The drummer was working on the Sam Raimi-directed Disney reboot of The Wizard of Oz, but that was back in late November. "We'll see. It will come around again. But, I mean, hey, three years ago, I didn't even have this job, so, nothing lasts forever," Berk says. He pauses, and then he adds, "Except for the band, but, nothing else lasts forever."
Stocker, meanwhile, is blunt about begrudging the dishes he'll be washing at his day job the next morning — it's one thing, among many, that spurs him to continue pursuing music, performing it, recording it.
This band has experimented a lot within the rock song format: jangly pop songs, firestorm freakouts, lo-fi tumblers and even Beatle droning. O' Imposible? is sure of itself, the instrumental elements sound synchronized, sparking a newfound confidence. No longer nervous or roaming, it's focused, now.
"At home," as Stocker put it.
Or, as Malerman sees it, a transformation: "While [2006's] Moxie Bravo was a boy, [2007's] Get the Guests' became a man. [2010's] Dragon Dicks was a transvestite, for sure!
"But o' Imposible? is graceful, pretty, leggy, strong-willed, smarter than I am."
The singer recalls rehearsals for the album as being "colorful. Palmer trying out strange solos, Derek accenting parts that didn't exist until a certain fill declared they did; a hail storm of Chad's bass notes. I felt great. It felt like we'd already caught the thing in a net in Palmer's basement. Putting it to tape was just lifting the net."
What's "highly unknowable," as Berk says is if o' Imposible? can be like a "new book" not just another chapter.
Berk calls the band their "life's work together," something for the ages, but he can't help wondering how things might have been different. He echoes Malerman in acknowledging there'd be no way they'd have had patience for each other had they hit the road at 21. He wonders, too, what impact Palmer might've had if he'd joined the Strung when he was initially invited, back in '06, during Moxie Bravo? How would o' Imposible? have sounded if this were their first time working with Jim Diamond, instead of their fourth?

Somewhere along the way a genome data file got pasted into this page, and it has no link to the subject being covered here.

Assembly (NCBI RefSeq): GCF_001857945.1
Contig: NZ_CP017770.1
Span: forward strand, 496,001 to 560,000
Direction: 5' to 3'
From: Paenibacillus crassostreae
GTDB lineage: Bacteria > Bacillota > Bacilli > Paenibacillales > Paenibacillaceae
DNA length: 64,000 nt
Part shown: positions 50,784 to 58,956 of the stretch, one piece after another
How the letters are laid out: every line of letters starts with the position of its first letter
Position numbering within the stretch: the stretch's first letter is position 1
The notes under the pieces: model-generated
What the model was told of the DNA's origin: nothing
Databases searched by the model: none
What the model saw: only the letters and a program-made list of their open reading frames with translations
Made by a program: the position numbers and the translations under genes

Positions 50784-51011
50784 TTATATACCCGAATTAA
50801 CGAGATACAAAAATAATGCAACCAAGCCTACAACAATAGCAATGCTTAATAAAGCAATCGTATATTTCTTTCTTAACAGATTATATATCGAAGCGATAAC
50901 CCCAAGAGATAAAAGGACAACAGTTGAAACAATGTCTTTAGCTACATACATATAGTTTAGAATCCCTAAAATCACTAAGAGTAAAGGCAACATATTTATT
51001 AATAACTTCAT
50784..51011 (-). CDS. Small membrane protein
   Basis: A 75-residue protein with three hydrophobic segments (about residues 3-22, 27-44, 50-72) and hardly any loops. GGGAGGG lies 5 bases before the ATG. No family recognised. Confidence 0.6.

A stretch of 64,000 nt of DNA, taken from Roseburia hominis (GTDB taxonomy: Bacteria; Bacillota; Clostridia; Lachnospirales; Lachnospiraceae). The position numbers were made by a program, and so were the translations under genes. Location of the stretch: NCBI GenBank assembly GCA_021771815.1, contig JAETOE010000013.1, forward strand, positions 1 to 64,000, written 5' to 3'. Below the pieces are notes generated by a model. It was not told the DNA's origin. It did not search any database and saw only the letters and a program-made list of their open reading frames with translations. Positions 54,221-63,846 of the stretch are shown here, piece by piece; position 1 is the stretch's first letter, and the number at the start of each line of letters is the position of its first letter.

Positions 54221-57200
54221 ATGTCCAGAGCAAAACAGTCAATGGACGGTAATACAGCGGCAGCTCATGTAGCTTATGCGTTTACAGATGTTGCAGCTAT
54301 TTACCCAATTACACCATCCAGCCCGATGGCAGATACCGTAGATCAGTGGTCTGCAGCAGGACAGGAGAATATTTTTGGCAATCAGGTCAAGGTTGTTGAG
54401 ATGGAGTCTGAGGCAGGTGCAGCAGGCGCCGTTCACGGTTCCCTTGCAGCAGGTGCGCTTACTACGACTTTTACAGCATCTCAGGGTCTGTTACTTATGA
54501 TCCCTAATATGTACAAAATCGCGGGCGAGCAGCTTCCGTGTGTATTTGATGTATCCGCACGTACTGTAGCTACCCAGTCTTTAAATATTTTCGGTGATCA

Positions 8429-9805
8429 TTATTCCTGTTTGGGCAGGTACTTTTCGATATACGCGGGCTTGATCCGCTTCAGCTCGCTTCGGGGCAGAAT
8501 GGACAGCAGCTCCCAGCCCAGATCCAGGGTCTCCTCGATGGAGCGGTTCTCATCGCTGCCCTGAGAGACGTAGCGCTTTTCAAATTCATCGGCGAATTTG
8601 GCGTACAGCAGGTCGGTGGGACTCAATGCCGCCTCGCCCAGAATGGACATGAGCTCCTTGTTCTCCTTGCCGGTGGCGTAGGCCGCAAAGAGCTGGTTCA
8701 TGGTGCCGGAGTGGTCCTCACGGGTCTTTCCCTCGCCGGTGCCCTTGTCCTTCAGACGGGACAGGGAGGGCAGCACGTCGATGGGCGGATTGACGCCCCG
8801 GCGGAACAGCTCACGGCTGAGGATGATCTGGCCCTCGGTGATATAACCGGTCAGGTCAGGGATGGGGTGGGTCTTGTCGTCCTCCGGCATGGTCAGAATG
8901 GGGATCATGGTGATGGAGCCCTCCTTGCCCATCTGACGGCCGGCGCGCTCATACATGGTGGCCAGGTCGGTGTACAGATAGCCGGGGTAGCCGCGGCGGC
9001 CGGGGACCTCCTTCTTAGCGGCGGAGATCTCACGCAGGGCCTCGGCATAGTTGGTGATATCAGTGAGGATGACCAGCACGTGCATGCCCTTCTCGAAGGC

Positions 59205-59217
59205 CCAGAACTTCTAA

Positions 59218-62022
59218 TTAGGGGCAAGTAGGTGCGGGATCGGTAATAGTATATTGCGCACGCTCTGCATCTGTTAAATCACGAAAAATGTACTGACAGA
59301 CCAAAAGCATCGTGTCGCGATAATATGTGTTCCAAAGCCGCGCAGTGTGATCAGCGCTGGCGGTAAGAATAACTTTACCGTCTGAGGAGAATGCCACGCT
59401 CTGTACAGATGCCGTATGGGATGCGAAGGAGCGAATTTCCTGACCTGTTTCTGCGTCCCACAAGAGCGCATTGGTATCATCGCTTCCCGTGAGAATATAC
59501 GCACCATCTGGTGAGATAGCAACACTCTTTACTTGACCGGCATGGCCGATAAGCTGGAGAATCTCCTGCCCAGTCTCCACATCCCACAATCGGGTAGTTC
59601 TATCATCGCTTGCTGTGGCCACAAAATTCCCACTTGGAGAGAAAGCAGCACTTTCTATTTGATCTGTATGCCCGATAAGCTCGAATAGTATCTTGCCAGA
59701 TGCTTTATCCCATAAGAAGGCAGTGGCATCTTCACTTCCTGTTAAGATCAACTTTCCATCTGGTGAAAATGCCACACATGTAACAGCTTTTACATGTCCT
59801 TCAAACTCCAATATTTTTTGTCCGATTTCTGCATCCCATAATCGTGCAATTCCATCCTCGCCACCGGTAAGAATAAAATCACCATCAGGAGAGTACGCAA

Stocker says time tells, while new songs like "On Your Way Up" swagger but preach patience: "Good News coming in the mail / You're not quite there but breathe / Right on time, there's good fortune at your door." The Strung needed that breath. In the middle of that same song, right at the bridge, it stops, Palmer roars his Gretch upward like some overworked motorboat engine, until the ripples peter out and Malerman's voice soothes over silence to bring it back: "Alright, here we go ... not yet!" Anticipation builds in those four seconds. "Not yet ... O-K!" And it all crashes in again, drum, bass, guitar, voice.
Upticks in YouTube views and a flare of downloads for "Luck You Got" are one thing, but when all four of them look at this new record, they each say they feel something else, something different, it's that thing about popping. Malerman says he's anxious to reach that next level of band success while still maintaining integrity and without sacrificing their signature quirks.
"You just start wondering," Berk says.
Jeff Milo is a freelance writer. Send comments to email@example.com.